The D30 deletion mutation, originally created in dengue virus type 4 (DEN4) by the removal of nucleotides 172-143 from the 3?-UTR, was introduced into a homologous region of wild type dengue virus type 1 (DEN1). The resulting virus, rDEN1del30, was attenuated in rhesus monkeys to a level similar to that of the rDEN4del30 vaccine candidate. rDEN1del30 was more attenuated in rhesus monkeys than the previously described vaccine candidate, rDEN1mutF, which also contains mutations in the 3?-UTR, and both vaccines were highly protective against challenge with wild type DEN1. Both rDEN1del30 and rDEN1mutF were also attenuated in HuH-7-SCID mice. However, neither rDEN1del30 nor rDEN1mutF showed restricted replication following intrathoracic administration in the mosquito Toxorhynchites splendens. The ability of the D30 mutation to attenuate both DEN1 and DEN4 viruses suggests that a tetravalent DEN vaccine could be generated by introduction of the del30 mutation into wild type DEN viruses belonging to each of the four serotypes. DEN2 Antigenic chimeric viruses in which the structural genes of dengue virus type 4 (DEN4) have been replaced with those derived from dengue virus type 2 (DEN2) have been created and evaluated as a first step in generating a live attenuated tetravalent dengue virus vaccine. Specifically, the capsid, membrane precursor, and envelope (CME) or the membrane precursor and envelope (ME) gene regions of DEN2 were substituted for the corresponding genes of wild-type rDEN4 or vaccine candidate rDEN4del30 which contains a 30 nucleotide deletion (del30) in the 3? untranslated region. The two DEN2/4 chimeric viruses lacking the del30 mutation were highly attenuated in tumor-bearing SCID-HuH-7 mice, mosquitoes, and rhesus monkeys, indicating chimerization with either the CME or ME regions lead to attenuation. In mosquitoes and SCID-HuH-7 mice, addition of the del30 mutation to the chimeric viruses resulted in comparable or only slightly increased levels of attenuation. In rhesus monkeys, addition of the D30 mutation rendered the CME chimeric virus non-infectious, indicating that the attenuation resulting from chimerization and the D30 mutation were additive for these animals. In contrast, the attenuation in rhesus monkeys of ME chimeric virus was not significantly modified by the addition of the D30 mutation. The satisfactory level of attenuation and immunogenicity achieved by the ME containing DEN2/4D30 chimeric virus, as well as its very low infectivity for mosquitoes, make it a vaccine candidate suitable for evaluation in phase I clinical trials. DEN3 Three novel recombinant DEN virus type 3 (DEN3) vaccine candidates have been generated from a DEN3 virus isolated from a mild outbreak of dengue fever in Sleman, Central Java, Indonesia in 1978. Antigenic chimeric viruses were prepared by replacing the membrane precursor and envelope proteins (ME) of recombinant DEN4 (rDEN4) virus with those from DEN3 Sleman/78 in the presence (rDEN3/4del30(ME)) and absence (rDEN3/4(ME)) of the del30 mutation, a previously described 30 nucleotide deletion in the 3? untranslated region. In addition, a full-length infectious cDNA clone was generated from the DEN3 isolate and used to produce rDEN3 virus and the vaccine candidate, rDEN3del30. rDEN3/4(ME) and rDEN3/4del30(ME) appear to be acceptable vaccine candidates since they were restricted in replication in SCID mice transplanted with human hepatoma cells, in rhesus monkeys, and in Aedes and Toxorynchites mosquitoes, and each was protective in rhesus monkeys against DEN3 virus challenge. The rDEN3/4(ME) and rDEN3/4del30(ME) viruses were comparable in all parameters evaluated, indicating that antigenic chimerization resulted in the observed high level of attenuation. Surprisingly, rDEN3del30 was not attenuated in any model tested when compared to wild type rDEN3 and therefore, is not a vaccine candidate at present. Thus, the rDEN3/4(ME) and rDEN3/4del30(ME) antigenic chimeric viruses can be considered for evaluation in humans and for inclusion in a tetravalent dengue vaccine. DEN4 A dengue virus vaccine candidate, rDEN4del30, has been previously reported to be safe and immunogenic in humans, but a subset of vaccinees developed asymptomatic rash, elevation of liver enzymes and/or mild neutropenia. In the current study, mutations that had previously been shown to reduce replication of DEN4 virus in suckling mice and/or in SCID mice engrafted with human liver cells (SCID-HuH-7 mice) were introduced into rDEN4del30 in an attempt to further attenuate this virus. Three of the five resulting modified rDEN4del30 viruses showed decreased replication in SCID-HuH-7 mice relative to rDEN4del30. Moreover, in rhesus monkeys, two of the modified rDEN4del30 viruses showed a decrease in replication relative to rDEN4del30 while generating levels of neutralizing antibody similar to rDEN4del30 virus. All of the modified rDEN4?30 viruses completely protected immunized rhesus monkeys from challenge with wild-type DEN4 virus. Based on their attenuation for both human liver cells and rhesus monkeys, two of the modified rDEN4del30 vaccine candidates are currently being prepared for use in clinical trials. The application of these attenuating mutations to flavivirus vaccine development is discussed. Mutations which increase the replication of dengue viruses in cell culture would greatly facilitate the manufacture of both a live attenuated or inactivated dengue virus vaccine. We have identified eight missense mutations in dengue virus type 4 (DEN4) that increase the plaque size and kinetics of replication of recombinant DEN4 (rDEN4) virus in Vero cells. rDEN4 viruses bearing these Vero cell adaptation mutations were also evaluated for the level of replication in the brains of mice. Two recombinant viruses expressing distinct mutations in NS3 were both restricted in replication in the brains of suckling mouse. In contrast, six recombinant viruses, each encoding individual mutations in NS4B (five) or in NS5 (one), were not attenuated in mouse brain. Recombinant viruses encoding various combinations of these Vero cell adaptation mutations did not demonstrate enhanced replication in Vero cells over that exhibited by the single mutations. Finally, addition of a subset of the above non-attenuating, adaptation mutations to a DEN2/4 chimeric vaccine candidate was found to increase the virus yield in Vero cells by up to 500-fold. The importance of these Vero cell adaptation mutations in flavivirus vaccine design and development is discussed.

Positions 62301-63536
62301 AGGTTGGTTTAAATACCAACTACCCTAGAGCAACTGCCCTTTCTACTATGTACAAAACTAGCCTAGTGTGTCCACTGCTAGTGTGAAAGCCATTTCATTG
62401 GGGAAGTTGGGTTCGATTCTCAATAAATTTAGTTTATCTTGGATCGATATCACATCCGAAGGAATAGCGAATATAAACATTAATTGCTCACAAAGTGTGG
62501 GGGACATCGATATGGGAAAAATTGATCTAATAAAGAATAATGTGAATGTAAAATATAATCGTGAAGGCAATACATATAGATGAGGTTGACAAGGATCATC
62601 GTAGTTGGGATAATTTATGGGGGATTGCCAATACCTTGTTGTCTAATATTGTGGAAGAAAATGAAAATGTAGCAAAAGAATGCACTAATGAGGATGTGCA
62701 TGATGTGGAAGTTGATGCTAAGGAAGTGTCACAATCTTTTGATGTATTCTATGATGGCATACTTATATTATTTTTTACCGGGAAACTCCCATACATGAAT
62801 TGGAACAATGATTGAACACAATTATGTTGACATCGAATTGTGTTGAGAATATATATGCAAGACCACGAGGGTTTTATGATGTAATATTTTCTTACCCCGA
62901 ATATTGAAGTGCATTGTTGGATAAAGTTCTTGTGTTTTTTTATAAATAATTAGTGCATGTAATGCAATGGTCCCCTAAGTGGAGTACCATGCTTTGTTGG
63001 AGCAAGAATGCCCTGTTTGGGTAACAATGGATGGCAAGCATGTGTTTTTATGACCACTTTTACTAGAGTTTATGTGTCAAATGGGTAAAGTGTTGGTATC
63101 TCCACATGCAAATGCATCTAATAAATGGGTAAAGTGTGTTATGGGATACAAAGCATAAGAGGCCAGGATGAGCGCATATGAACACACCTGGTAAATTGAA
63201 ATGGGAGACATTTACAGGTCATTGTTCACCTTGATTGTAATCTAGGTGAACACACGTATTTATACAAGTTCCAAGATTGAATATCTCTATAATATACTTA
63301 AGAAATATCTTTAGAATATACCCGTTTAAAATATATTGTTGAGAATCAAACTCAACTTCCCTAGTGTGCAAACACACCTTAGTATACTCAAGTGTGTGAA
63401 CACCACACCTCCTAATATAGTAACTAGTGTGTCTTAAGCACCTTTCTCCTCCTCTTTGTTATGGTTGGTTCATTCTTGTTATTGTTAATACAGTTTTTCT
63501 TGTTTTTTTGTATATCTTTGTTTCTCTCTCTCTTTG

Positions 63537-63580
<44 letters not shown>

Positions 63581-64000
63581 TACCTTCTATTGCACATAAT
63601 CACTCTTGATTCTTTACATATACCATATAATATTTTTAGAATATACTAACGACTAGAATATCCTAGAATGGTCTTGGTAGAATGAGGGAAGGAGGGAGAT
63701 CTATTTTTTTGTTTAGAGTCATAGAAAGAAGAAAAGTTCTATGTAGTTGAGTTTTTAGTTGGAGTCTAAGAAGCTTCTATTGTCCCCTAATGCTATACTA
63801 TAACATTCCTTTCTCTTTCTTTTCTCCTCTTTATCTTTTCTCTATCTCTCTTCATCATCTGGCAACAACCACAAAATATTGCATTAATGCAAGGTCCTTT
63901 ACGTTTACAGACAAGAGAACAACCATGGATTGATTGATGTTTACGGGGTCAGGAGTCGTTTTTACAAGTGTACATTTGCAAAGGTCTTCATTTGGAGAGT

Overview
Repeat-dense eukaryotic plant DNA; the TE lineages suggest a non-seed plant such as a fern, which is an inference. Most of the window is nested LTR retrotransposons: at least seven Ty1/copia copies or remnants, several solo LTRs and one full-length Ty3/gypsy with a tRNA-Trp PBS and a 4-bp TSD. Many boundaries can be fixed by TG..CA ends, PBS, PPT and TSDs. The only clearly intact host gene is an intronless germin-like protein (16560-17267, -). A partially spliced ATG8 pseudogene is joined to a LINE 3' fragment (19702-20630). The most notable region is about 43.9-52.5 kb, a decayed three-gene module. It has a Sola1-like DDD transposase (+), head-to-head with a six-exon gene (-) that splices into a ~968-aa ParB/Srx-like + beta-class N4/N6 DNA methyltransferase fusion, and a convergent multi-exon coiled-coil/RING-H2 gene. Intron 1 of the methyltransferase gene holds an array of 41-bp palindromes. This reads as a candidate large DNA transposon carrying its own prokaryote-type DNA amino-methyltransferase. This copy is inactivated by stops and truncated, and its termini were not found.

National Institute of Health (NIH)